Calendar of Events

Spring 2011

Friday, April 22, 2011
Anna Vemer Andrzejewski
Midwestern Modernism: “Wrightification” and Domestic Architecture in Madison, Wisconsin, 1930-1970
4:30 pm Architecture and Urban Planning (AUP) 170
2131 E Hartford Ave
Co-sponsored by the UWM School of Architecture and Urban Planning (SARUP) and buildings-landscapes-cultures (blc) initiative

Frank Lloyd Wright’s influence on twentieth-century domestic architecture is well known. By the time the Wasmuth Portfolio was published in Germany in 1910, the allure of Wright’s prairie-style houses, the culmination of his early artistic development, was already evident in Madison, less than an hour from Wright’s birthplace in southwestern Wisconsin. In a city that would eventually feature several important Wright commissions, including the Gilmore “Airplane” House (1908), the Usonian Jacobs house I (1936), and the First Unitarian Meeting House (1947), the architect’s influence remains especially pronounced. By mid-century, architects and builders drew upon Wright’s aesthetics to the extent that one can speak of a widespread trend of Wrightification, which for them represented an obvious superficial link to their local, modern, genius.

Usonian Jacobs House 1

Andrzejewski’s talk focuses on ways in which Madison-based architects and builders adopted and transformed elements from Wright’s architecture in the postwar period. It will highlight the career of one Wrightifier, Marshall Erdman, who initially met Wright when he was hired as the contractor for the Unitarian Meeting House. Like other Wrightifiers, Erdman adopted elements from Wright’s prairie style aesthetics, but unlike others, Erdman also followed Wright’s modular method of building in prefabricated houses and (later) medical buildings as well as in his approach to site planning. Looking at Erdman alongside others who appropriated elements from Wright’s architecture, Andrzejewski suggests the importance of place in Madison’s mid-twentieth century domestic architecture. In so doing, she seeks to revise dominant narratives about postwar architectural modernism, and its supposed homogeneity, by suggesting that regional concerns remained at the forefront of modernism in the Upper Midwest.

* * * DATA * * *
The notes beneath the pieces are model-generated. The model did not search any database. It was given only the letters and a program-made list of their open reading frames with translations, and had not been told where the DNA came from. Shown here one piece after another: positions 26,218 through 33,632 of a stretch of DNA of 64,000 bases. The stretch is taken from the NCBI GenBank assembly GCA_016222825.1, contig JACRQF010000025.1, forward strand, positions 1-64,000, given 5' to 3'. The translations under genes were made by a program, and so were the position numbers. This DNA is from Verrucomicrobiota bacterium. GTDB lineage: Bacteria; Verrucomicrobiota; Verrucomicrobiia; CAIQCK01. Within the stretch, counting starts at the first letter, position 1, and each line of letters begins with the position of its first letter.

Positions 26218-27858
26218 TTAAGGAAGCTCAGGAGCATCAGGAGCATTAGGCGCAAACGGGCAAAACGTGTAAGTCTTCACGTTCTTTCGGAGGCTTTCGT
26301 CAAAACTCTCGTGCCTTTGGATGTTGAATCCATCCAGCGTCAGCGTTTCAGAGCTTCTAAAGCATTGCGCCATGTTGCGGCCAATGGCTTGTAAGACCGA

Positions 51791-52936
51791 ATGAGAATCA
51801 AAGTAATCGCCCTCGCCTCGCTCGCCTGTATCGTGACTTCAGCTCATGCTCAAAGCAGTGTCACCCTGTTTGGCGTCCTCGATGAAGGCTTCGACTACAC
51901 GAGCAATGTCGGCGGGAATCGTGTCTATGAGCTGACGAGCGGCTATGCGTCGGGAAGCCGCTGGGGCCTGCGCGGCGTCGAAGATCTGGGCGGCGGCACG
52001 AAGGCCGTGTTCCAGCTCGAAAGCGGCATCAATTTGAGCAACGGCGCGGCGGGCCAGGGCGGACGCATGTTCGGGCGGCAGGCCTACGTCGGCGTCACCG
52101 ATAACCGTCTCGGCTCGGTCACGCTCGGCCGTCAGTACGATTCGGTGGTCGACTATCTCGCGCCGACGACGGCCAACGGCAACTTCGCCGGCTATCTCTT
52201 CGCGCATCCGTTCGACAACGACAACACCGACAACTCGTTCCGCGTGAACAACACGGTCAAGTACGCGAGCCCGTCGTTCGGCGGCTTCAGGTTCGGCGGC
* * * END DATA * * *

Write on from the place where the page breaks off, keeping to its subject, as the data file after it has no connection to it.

Also of interest: Frank Lloyd Wright: Organic Architecture for the 21st Century, at The Milwaukee Art Museum, February 12 – May 15, 2011, Baker/Rowland Galleries.

Photo: James Steakly, Wikimedia, under Creative Commons license. Usonian Jacobs House I, Madison, Wisconsin.

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